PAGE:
Saturday, June 20, 2015

Fact checking reveals misinformation about rural hospital closures

This is a draft of a letter to the editor, or maybe op-ed, I will send to the Star later today.

In a Letter to the Editor in Friday's Daily Star, Timothy Michael makes stunning claims about rural hospital closings. Here I report on a fact checking investigation. My results indicate that Michael's claims include a numerical falsehood and questionable attributions of cause and effect.

Michael makes this claim about the frequency of closings: "Consensus: ACA’s heightened costs caused hundreds of hospital closures, as numerous pundits predicted." That claim is false in two ways. First, there have not been "hundreds" of closures. Second, whatever "consensus" there is comes from various news sources relying on the same data showing the number of closures at well under 100 (one hundred) during the last 10 years.

Here are quotes (from what I assume to be) Michael's sources.

USA Today: "Since the beginning of 2010, 43 rural hospitals — with a total of more than 1,500 beds — have closed, according to data from the North Carolina Rural Health Research Program. The pace of closures has quickened: from 3 in 2010 to 13 in 2013, and 12 already this year. "

Reuters: "The majority of rural residents in the United States live in states which are not expanding Medicaid, reported the North Carolina Rural Health Research Program. A majority of the 24 hospitals closed since the start of 2013 are in those states."

Washington Post: "The Kansas-based National Rural Health Association, which represents about 2,000 small hospitals across the country and other rural care providers, says that 48 rural hospitals have closed since 2010 ..."

Nowhere is there information to support the claim that ACA "caused hundreds of hospital closures." The consensus numbers vary a little depending on the date of the report, but all converge on something less than 50.

Other sources agree. This infographic from FamiliesUSA shows 31 closures since 2010, 20 in states that did not expand Medicaid but only 11 in states that did expand Medicaid. Apparently, the decision to not expand Medicare might have something to do with the likelihood of a rural hospital closure. That conclusion would be strengthened by a comparison of closure rates before and after 2010.

The University of North Carolina (UNC) has studied such closures for years and provides an interactive map of closures during the 5-year period after the ACA (2010-2015) but also for the years before the Affordable Care Act (2005-2009). That comparison gives us a way of deciding whether ACA was accompanied by a big jump in closures. The UNC rural health research program now has 90 hospital closures in its database. Of those, 37 occurred before 2010 and 53 occurred after the beginning of 2010. However, the pattern is different for those states that expanded Medicaid (23 dropping to 14) and those that did not (14 increasing to 39). Thus states that expanded Medicaid experienced a 40% drop in closures but states that refused the Medicaid expansion saw their closure rates increase by nearly 180%.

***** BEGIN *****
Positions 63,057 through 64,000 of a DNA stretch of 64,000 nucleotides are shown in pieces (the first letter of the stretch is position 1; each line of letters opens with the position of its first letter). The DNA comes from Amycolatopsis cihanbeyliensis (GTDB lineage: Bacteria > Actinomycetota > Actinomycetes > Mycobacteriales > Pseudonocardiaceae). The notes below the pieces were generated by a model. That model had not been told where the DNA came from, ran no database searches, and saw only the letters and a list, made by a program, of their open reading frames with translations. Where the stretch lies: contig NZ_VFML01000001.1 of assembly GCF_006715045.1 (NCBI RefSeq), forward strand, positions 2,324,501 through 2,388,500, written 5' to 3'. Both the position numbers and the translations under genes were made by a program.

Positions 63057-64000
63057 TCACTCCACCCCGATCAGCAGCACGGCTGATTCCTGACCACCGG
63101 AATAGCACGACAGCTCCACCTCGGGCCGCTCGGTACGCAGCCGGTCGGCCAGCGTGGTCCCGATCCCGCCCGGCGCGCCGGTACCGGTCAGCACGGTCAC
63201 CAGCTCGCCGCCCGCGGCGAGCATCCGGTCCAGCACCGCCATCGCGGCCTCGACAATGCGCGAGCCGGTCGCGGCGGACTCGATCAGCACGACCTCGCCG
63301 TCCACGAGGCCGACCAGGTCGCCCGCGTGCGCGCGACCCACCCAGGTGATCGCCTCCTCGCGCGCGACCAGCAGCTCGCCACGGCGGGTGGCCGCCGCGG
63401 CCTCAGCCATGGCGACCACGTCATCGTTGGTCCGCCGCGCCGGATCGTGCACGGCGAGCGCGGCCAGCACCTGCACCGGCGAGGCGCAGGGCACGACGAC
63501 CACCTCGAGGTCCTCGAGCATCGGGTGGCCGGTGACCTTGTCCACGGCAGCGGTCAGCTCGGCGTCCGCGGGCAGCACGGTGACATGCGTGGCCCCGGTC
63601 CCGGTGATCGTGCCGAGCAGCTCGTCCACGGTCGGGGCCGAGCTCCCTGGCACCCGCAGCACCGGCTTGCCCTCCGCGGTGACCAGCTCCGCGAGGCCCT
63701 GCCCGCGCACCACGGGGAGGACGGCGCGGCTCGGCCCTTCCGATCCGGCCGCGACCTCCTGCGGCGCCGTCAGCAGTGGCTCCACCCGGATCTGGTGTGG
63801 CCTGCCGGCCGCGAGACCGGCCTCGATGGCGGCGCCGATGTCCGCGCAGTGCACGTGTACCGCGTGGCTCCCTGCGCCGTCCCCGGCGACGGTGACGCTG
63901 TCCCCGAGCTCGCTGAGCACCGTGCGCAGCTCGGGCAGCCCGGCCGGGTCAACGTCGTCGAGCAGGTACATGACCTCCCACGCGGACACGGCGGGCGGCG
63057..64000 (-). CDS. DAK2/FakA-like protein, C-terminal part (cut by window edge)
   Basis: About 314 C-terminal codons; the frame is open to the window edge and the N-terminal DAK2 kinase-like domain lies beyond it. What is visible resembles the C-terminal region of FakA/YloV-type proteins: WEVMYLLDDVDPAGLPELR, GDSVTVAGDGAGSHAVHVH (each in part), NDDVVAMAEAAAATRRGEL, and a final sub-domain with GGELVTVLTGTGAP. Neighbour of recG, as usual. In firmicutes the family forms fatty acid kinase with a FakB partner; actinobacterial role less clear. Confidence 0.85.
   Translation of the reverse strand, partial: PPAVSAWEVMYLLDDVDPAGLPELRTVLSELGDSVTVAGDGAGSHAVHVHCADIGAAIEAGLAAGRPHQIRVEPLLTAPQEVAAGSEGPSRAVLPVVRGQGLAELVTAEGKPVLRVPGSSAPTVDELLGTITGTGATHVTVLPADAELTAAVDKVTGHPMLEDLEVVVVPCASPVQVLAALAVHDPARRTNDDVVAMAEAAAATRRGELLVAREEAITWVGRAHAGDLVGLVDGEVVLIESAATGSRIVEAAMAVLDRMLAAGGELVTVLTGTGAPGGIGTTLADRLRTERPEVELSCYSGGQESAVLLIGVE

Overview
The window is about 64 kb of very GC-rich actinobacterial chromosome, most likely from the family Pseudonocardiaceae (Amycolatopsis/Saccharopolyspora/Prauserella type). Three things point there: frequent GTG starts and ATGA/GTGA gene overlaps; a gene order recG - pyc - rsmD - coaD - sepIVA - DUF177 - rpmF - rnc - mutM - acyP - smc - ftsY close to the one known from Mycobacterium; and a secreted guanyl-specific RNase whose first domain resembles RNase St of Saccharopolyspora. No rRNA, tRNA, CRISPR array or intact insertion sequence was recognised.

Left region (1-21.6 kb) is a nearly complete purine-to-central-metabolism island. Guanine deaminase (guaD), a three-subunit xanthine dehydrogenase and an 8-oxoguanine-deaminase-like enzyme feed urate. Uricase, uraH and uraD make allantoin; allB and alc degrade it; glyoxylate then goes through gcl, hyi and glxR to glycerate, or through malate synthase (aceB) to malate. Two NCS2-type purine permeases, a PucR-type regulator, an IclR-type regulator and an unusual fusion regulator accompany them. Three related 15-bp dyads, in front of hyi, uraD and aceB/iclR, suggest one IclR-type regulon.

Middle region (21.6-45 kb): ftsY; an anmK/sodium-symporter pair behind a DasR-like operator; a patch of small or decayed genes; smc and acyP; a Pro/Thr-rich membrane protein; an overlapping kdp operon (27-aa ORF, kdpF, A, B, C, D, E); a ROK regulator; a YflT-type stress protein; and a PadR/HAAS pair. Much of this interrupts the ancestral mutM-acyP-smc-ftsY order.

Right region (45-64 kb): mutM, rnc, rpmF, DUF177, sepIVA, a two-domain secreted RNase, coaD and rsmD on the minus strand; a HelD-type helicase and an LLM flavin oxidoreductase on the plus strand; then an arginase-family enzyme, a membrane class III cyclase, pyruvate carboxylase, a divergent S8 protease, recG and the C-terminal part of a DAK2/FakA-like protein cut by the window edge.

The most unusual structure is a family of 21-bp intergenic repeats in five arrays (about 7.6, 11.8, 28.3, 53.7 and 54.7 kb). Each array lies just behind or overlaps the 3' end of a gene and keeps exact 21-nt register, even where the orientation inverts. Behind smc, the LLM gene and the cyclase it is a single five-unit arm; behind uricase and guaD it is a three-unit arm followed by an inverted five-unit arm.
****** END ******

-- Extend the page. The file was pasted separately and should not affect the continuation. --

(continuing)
Even a brief glance at the maps in suggests that there is another variable at play, namely the geographic location of those non-expansion states: mainly in the south. So, is ACA to blame - as Michael suggests - or not?

The possible causes of rural hospital closures have been studied for years. A very clear takeaway from such studies is described in the Washington Post article.

If there was one particular policy causing the trouble, it would be easy to understand," said Mark Holmes, a health economist at the University of North Carolina. "But there are a lot of things going on."

... rural hospitals ... suffer from multiple endemic disadvantages that drive down profit margins and make it virtually impossible to achieve economies of scale.

These include declining populations; disproportionate numbers of elderly and uninsured patients; the frequent need to pay doctors better than top dollar to get them to work in the hinterlands; the cost of expensive equipment that is necessary but frequently underused; the inability to provide lucrative specialty services and treatments; and an emphasis on emergency and urgent care, chronic money-losers.

The Kaiser Family Foundation has a good report on what it costs states to not expand medicaid.

Thus the possible causes of rural hospital closures are many and complex. Blaming a single agent, as Michael does, is an ideological bias and not a factual statement.

Let me end with a plea for a tighter editorial review of letters claiming to provide factual information. I will readily admit that I am a numbers guy by training and profession. But Michael's false numerical claims can be disproved easily by anyone doing a simple Google search as I did. The Star owes more to its readers than reprinting misinformation.

If that last paragraph prevents publication, believe me, I will get it printed elsewhere.

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